3. TXT MADE HISTORY
“You could probably hear it across Michigan Avenue long before the concert started,” magazine Consequence writes of MOA’s screaming as the audience watched the countdown to the start of the show. “The last 10 seconds might have registered on the Richter scale.” MOA’s passion that day was noted by major media outlets as well. “Fans who queued early, blue cross-adorned light sticks in hand, got to prove their adoration by singing along to TXT’s unreleased track ‘Blue Spring,’” Rolling Stone reported, “and witness a band who didn’t take any part of the experience for granted.” And all that excitement extended to MOA online. That same day, “TXTPALOOZA” was the third-most popular trending tag on X worldwide; immediately after the group’s performance, phrases like “TXT LOLLA 2023 HEADLINERS” were trending in the US. In Korea, mentions of the songs on the set list bubbled up in real time. People watching online through Weverse, YouTube, Hulu and the like made comments like, “The audience there is even good at singing the Korean parts,” and, “I can tell how popular they are in the States!”—because even watching online, you could hear the cheering loud and clear.
Consequence made a statement with how they titled their review: “TOMORROW X TOGETHER Make History.” But it’s about more than just the fact that the group was a headliner or how much noise the fans made. The biggest takeaway is how well they performed up on stage. “As the show progressed it became clear how much TXT have grown,” the magazine’s article continues. “The stage banter was looser than last year, they looked more comfortable, and more of their personalities came through,” and said the athletics behind their choreography made them look like “superhumans.” TOMORROW X TOGETHER performed their set front to back without a single break and still had plenty of energy left to work the crowd and get them to excitedly sing along and cheer. Their performance also led to online comments like, “You can tell how much better they got after their world tour,” and, “They look so natural—like rock stars.” British music review outlet NME gave TOMORROW X TOGETHER’s Lollapalooza concert a perfect score, saying, “Their performances are tight and impactful, their vocals phenomenal, and their stage presence nothing short of rock star status.” US entertainment site Vulture went so far as to say that “the group put on one of the weekend’s biggest spectacles.”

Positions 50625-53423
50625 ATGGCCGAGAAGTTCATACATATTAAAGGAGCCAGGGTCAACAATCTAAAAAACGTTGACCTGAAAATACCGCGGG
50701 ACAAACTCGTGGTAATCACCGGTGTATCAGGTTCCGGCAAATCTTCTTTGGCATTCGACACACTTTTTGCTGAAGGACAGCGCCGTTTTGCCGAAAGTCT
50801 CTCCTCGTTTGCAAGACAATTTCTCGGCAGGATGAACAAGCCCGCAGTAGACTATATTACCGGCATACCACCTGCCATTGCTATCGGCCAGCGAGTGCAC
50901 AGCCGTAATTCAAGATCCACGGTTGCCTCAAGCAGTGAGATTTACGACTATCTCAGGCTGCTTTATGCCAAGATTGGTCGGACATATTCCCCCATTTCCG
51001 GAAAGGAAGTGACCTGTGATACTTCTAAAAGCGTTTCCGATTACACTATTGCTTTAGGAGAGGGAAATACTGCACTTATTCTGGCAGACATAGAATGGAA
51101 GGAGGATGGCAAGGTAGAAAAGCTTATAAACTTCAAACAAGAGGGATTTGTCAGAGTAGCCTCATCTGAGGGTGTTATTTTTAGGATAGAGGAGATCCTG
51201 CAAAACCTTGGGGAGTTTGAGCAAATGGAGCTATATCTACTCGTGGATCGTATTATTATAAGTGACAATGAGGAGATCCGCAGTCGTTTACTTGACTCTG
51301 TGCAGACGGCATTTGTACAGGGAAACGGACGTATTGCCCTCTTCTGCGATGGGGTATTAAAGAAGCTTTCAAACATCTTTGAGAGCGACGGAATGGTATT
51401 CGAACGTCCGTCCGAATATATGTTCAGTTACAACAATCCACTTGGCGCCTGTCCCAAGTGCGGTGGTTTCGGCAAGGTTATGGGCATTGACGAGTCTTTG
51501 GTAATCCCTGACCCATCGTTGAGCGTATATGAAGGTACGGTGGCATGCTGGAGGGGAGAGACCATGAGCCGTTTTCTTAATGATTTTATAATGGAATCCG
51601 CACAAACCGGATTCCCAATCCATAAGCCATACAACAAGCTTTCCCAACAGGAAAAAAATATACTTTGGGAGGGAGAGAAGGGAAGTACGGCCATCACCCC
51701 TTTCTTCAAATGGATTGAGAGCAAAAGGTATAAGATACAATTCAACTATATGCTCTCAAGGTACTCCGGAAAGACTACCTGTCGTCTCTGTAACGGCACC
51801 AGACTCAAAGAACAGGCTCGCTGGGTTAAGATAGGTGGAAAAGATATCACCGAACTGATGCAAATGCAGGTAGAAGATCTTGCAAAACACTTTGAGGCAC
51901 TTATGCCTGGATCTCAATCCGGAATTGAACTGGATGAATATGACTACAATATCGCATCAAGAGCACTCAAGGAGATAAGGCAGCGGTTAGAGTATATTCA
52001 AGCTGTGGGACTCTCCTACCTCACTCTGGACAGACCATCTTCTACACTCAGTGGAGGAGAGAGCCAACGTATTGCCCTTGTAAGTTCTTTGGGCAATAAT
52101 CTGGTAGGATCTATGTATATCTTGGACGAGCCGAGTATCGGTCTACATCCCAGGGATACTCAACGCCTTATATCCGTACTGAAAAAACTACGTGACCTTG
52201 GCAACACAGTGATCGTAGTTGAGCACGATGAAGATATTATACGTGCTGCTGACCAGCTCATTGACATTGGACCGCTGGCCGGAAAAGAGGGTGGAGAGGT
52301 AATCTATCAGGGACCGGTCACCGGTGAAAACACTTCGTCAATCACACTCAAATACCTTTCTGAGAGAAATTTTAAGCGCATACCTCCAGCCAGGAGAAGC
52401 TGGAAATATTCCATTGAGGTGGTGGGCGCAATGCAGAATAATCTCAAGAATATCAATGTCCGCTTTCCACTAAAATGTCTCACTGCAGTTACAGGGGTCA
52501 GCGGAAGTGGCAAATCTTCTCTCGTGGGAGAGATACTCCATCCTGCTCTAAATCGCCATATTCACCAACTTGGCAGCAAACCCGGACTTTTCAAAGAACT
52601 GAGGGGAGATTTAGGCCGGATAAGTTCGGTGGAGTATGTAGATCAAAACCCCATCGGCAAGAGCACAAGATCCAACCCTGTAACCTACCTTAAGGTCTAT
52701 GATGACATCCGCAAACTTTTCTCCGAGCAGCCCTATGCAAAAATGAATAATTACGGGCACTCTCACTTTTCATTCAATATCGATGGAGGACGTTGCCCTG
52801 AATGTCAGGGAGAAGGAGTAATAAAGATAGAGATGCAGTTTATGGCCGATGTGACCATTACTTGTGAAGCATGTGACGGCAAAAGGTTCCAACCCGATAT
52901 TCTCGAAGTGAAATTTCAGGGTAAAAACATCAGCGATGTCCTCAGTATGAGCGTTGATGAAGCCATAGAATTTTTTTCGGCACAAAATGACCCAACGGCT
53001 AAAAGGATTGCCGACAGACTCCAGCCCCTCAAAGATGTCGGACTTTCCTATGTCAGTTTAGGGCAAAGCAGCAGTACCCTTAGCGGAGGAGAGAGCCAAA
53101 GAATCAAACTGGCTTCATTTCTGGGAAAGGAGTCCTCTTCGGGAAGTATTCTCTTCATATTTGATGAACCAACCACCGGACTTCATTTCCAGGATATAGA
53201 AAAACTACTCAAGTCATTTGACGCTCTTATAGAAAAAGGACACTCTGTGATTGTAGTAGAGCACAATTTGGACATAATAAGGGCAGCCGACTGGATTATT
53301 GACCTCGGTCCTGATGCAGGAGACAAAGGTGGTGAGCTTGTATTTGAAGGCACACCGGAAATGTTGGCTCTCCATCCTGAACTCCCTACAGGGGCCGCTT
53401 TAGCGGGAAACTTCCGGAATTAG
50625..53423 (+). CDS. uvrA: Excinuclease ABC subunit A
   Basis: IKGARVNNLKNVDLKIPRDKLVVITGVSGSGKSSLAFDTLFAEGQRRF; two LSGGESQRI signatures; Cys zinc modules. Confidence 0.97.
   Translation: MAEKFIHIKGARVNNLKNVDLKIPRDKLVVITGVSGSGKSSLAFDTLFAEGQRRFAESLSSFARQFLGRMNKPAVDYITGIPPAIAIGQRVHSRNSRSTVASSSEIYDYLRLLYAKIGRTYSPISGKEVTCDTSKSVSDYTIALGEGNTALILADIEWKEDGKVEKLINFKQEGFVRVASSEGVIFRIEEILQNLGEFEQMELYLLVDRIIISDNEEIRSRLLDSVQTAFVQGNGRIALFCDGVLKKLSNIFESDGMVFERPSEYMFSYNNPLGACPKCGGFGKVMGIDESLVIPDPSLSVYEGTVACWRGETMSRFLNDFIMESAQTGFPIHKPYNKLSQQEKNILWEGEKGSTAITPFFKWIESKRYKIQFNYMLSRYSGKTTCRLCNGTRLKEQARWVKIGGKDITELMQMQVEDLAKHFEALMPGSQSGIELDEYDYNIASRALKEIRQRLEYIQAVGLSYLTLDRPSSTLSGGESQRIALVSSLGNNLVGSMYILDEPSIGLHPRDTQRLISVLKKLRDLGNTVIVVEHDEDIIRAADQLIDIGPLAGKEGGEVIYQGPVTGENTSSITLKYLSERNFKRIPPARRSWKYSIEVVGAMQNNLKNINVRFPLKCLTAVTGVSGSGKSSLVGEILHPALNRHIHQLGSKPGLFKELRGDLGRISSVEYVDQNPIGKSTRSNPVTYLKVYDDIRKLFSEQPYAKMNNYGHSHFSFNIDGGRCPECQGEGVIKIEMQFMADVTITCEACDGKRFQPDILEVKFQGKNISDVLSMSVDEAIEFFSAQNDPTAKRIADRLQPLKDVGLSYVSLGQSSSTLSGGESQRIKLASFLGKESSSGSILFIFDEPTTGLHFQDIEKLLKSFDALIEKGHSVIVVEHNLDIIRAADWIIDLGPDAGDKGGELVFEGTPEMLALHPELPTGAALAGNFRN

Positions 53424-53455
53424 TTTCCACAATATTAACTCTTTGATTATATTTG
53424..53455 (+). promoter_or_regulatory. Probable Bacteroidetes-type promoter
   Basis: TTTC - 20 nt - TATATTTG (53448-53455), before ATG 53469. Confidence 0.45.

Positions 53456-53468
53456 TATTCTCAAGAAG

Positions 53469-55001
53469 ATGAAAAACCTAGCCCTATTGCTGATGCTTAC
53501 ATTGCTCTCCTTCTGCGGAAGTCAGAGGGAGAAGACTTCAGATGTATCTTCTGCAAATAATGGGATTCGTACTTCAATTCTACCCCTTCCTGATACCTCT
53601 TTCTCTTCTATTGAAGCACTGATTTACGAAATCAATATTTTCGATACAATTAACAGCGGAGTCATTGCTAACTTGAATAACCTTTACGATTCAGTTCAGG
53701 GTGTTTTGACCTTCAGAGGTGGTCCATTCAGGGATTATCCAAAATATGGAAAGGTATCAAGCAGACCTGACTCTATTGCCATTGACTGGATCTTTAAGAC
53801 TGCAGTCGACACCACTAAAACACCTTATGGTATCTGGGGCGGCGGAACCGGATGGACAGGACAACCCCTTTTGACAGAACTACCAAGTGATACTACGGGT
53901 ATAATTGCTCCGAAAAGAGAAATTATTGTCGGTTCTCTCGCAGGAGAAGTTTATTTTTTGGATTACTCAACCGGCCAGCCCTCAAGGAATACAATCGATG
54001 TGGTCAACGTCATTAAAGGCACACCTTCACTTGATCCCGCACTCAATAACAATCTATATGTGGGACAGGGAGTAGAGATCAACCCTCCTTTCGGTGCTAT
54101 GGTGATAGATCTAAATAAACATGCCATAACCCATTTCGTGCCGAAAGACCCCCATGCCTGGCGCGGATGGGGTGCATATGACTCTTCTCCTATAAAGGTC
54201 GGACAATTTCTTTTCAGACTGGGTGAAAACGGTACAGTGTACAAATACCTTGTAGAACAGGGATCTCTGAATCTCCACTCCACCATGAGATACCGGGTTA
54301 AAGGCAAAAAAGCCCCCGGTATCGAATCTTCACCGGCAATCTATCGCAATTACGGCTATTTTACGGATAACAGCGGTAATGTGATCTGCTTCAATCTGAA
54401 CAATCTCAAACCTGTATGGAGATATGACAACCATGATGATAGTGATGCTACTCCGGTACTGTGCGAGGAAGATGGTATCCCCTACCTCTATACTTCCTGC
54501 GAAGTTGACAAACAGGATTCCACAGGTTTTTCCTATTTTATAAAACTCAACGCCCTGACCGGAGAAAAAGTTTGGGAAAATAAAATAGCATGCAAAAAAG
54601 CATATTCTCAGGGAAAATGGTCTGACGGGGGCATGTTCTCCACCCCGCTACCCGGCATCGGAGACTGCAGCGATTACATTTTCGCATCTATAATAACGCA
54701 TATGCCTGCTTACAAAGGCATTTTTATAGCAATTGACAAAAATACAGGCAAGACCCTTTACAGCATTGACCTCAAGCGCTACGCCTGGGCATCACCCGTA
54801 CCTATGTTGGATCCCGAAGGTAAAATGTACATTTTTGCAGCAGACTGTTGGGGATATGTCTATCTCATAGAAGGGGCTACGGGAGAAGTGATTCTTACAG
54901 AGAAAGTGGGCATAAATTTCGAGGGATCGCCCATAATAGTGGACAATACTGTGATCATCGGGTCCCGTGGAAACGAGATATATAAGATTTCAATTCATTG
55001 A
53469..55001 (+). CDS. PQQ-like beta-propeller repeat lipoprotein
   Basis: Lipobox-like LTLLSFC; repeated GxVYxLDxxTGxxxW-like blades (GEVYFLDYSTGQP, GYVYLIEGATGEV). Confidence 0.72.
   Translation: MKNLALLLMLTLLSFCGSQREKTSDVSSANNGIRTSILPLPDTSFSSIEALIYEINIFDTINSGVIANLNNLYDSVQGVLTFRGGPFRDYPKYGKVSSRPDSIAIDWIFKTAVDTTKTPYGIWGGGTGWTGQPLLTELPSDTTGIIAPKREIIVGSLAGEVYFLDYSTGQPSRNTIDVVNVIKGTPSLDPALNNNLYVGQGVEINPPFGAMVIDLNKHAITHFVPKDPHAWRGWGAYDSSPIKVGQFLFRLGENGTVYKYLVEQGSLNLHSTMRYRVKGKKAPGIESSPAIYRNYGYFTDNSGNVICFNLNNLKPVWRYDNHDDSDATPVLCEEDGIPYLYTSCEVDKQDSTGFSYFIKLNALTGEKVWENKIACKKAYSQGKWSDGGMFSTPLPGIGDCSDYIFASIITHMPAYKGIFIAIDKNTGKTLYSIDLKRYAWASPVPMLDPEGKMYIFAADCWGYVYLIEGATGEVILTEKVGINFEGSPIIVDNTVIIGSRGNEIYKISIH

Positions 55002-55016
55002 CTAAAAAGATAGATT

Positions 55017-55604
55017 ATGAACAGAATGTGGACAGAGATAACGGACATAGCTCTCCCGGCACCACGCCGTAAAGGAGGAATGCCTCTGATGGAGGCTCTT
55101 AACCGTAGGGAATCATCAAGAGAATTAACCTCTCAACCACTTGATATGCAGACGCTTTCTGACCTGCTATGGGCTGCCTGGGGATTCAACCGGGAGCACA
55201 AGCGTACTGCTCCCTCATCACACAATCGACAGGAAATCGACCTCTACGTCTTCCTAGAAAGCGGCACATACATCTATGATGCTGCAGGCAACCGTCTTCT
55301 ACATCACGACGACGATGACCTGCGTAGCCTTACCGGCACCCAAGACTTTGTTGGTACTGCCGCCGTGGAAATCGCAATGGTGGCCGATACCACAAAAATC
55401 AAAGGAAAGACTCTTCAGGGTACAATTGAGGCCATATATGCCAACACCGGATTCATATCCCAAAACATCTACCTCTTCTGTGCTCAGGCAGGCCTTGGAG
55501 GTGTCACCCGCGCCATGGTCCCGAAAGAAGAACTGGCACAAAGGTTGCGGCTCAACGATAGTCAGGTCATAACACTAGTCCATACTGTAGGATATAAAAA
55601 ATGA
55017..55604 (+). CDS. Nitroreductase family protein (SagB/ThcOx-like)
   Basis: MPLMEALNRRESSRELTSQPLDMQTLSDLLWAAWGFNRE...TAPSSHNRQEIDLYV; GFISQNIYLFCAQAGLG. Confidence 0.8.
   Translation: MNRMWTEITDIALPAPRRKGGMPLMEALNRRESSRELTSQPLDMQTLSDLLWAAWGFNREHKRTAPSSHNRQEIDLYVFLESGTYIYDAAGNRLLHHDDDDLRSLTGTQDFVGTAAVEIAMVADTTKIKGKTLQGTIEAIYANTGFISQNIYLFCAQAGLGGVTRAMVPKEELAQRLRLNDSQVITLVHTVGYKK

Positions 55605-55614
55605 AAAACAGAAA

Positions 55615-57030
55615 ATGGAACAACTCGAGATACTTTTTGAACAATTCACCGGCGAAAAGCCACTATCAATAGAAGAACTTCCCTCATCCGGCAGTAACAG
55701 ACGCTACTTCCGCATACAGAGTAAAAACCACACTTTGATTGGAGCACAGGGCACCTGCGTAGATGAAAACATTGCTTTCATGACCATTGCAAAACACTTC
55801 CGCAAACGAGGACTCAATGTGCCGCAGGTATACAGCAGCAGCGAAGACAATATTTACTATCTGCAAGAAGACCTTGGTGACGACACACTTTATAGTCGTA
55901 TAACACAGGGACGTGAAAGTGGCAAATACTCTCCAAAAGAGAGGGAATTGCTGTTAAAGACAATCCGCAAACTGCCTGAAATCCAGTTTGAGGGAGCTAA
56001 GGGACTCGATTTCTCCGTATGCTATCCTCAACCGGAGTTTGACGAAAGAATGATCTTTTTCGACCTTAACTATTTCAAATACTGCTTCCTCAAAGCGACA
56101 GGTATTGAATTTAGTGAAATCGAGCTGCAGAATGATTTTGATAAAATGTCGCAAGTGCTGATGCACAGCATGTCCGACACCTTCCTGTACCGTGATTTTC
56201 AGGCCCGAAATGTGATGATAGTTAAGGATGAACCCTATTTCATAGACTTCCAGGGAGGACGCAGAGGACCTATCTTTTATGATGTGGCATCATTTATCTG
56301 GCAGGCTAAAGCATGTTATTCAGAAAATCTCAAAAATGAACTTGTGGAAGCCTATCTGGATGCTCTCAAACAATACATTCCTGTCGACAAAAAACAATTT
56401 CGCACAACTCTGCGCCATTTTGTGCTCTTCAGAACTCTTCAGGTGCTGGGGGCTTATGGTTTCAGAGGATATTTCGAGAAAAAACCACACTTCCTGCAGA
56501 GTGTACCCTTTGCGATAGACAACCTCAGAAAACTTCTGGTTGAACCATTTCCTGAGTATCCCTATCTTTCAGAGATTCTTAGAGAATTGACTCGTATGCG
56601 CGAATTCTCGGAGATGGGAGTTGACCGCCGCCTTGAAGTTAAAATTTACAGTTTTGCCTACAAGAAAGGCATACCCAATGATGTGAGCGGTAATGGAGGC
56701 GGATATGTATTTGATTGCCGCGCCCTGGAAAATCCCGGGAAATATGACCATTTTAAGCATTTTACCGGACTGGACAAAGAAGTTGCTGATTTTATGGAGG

Winter, another MOA at Grant Park, summed up the significance of TOMORROW X TOGETHER’s performance at Lollapalooza where she said, “I think being headliners shows not only that they have a strong fan base but they keep growing and growing.” TOMORROW X TOGETHER already proved their popularity in the US earlier this year with a Billboard 200 number one and over 500,000 albums sold; their performance at Lollapalooza made that popularity tangible right in front of the eyes of tens of thousands. The opportunity to headline the festival also gave them another chance to show everyone at the festival who they are. TOMORROW X TOGETHER first traveled to Chicago four years ago, right after their debut, to put on a showcase. After the prolonged pandemic, the group kicked off the North American leg of their world tour with a performance in the city, only to come back again later in the year with their spectacular first Lollapalooza performance. The following year—this year—after performing to stadiums across the US, the group returned to the Lollapalooza stage, this time as headliners, and will soon be performing at the 2023 MTV Video Music Awards (VMAs). MOA’s unmistakable blue light over Grant Park that night stood as a symbol of how much the group had grown in the meantime and why they were invited back to the festival. And as has been clear to anyone paying attention so far, that blue light will only continue to grow in size and intensity—until it lights up the entire sky, wider and brighter—with TOMORROW X TOGETHER.